‘It’s not necessarily that people couldn’t get trained in the other hospitals, but that the evidence has to be both captured and stored at the designated hospital for any given region. More training for more nurses is not going to change that barrier itself because they’re not going to change where that forensic evidence testing is occurring," said MacDonald.

While she doesn’t expect that to change, MacDonald believes there is an opportunity for additional training for all healthcare professionals to be engaged in a more trauma-informed, consent forward practice, noting many times those on the front lines are not properly trained to properly support victims when they first come in contact.

“Often, women who enter our program are not comfortable accessing the health care they deserve and require because of that lack of response. Potentially, if a person had a more positive experience at whatever hospital they initially attend, it could have felt like a soft, warm hand-off to OSMH so that there was a continuity and supportive environment for the support survivors deserve after such a traumatic event," she explained.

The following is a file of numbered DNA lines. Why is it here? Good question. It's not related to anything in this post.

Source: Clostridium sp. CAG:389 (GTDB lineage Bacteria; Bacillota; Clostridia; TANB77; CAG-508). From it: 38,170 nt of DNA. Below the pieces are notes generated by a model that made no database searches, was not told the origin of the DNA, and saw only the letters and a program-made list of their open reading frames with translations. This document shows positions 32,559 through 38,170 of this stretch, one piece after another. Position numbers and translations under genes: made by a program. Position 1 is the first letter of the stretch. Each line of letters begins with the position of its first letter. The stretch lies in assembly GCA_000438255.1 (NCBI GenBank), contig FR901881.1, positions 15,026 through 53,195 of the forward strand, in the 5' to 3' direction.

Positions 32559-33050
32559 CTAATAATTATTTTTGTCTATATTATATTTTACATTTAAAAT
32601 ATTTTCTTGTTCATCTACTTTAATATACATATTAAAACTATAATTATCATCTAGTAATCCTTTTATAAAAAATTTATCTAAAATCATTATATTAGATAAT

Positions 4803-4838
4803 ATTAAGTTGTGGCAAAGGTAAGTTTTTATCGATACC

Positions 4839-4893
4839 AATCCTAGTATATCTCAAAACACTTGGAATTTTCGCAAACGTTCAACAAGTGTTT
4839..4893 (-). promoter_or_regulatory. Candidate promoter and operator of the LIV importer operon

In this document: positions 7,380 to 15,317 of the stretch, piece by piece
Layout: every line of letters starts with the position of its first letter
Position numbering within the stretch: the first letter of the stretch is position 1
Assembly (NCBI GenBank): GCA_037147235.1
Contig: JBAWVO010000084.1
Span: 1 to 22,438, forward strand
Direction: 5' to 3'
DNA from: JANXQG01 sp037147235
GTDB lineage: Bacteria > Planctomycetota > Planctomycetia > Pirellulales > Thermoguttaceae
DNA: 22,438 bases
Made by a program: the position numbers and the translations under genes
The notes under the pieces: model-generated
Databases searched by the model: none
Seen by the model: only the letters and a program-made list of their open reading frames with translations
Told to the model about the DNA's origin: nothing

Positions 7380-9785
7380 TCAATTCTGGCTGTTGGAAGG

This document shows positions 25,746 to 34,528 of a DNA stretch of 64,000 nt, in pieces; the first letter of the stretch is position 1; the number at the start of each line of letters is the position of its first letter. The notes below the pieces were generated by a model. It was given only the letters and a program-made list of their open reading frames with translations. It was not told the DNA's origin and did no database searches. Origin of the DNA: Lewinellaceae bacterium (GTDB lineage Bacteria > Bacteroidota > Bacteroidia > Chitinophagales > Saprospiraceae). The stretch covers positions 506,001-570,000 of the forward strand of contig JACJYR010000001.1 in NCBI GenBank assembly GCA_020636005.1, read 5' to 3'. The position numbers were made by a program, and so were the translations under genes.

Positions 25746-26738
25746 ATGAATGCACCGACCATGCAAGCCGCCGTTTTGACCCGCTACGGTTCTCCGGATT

Protocol, noted MacDonald, is meant to be when a victim shows up at any hospital, staff there would be the ones to make the call to OSMH on the victim’s behalf, and if they did opt to travel and undergo the SAEK, someone would be ready and waiting upon their arrival.

“I recognize that is also a barrier, but if even that isn’t happening, then that is of great concern. Why are people not being treated delicately through that trauma-informed lens when they show up to disclose sexual violence?” she asked.

MacDonald said she thinks part of the solution lies in figuring out how to get the appropriate training to the right people so if a victim shows up at any medical facility after experiencing sexual assault they are all aware of the process.

If health-care providers on the front line, who are the first point of contact for somebody who has experienced violence don’t know the process, then the system becomes part of the problem of perpetuating ongoing violence of a survivor, she noted. 

“The critical path here is how do we support front-line health-care workers to have the knowledge… and if they don’t … how to recognize their limitations and bring in the appropriate person immediately to provide the continuity of care the person needs,” she said. “There is an overabundance of need for our service, which speaks to the overabundance of violence happening in our community.”

As Jones continues to find ways to cope with her trauma, including seeking counselling, she’s hoping raising the red flag about her own experience will ensure others get better care. 

“I think the staff … ultimately failed me in that my rape was left undocumented, and no supporting evidence was collected. As a result, the man that raped me will not be held accountable for his crime.”